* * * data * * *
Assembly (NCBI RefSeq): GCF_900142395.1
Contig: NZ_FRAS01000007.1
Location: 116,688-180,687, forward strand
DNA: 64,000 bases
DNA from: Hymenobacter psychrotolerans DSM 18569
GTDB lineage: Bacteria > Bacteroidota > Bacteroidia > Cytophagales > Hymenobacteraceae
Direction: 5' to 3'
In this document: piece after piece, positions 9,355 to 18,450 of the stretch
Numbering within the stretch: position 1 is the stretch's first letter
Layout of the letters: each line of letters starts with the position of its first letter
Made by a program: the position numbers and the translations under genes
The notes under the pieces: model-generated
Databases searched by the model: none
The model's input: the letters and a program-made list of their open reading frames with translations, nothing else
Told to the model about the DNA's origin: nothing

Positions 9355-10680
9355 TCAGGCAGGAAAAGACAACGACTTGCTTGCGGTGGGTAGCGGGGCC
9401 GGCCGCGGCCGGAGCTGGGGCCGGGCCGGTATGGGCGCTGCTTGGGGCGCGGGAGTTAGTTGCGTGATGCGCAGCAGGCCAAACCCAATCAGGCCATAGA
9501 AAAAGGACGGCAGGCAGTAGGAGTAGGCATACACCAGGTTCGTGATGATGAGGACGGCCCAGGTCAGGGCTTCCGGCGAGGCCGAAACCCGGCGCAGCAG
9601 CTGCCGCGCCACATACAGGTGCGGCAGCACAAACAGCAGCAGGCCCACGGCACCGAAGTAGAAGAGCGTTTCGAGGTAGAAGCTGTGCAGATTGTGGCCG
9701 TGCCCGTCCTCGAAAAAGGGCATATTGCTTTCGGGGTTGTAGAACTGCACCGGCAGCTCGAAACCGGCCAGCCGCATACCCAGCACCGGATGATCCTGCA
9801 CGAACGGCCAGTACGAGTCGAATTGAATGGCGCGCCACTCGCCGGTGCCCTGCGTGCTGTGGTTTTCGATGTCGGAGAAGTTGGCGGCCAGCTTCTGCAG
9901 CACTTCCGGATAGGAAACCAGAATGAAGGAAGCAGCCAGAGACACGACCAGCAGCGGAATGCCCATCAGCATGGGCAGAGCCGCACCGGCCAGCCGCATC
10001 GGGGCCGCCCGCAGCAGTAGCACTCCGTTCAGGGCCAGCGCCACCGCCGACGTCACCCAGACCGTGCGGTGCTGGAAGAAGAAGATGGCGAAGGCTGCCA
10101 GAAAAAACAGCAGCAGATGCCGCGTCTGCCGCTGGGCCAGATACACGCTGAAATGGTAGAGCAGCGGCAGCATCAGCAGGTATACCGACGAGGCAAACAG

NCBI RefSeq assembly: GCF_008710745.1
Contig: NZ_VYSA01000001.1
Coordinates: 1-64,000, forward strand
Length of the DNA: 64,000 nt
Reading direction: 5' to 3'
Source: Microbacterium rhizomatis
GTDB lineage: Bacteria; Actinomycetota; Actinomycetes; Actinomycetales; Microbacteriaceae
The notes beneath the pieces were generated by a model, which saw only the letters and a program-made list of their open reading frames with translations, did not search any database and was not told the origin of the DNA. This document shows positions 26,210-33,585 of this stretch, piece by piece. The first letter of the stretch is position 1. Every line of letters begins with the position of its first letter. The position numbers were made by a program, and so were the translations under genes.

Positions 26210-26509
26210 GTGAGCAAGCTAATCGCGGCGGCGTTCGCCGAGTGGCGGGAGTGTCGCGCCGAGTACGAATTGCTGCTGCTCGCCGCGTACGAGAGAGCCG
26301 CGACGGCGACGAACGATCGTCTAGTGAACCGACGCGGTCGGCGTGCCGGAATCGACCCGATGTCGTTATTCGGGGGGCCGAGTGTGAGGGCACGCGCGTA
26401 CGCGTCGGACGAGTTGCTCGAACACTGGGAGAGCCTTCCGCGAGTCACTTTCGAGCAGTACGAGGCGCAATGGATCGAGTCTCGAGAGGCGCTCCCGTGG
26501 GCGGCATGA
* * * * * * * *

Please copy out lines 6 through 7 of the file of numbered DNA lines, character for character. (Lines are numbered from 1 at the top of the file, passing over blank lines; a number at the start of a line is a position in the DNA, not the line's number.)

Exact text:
GTDB lineage: Bacteria > Bacteroidota > Bacteroidia > Cytophagales > Hymenobacteraceae
Direction: 5' to 3'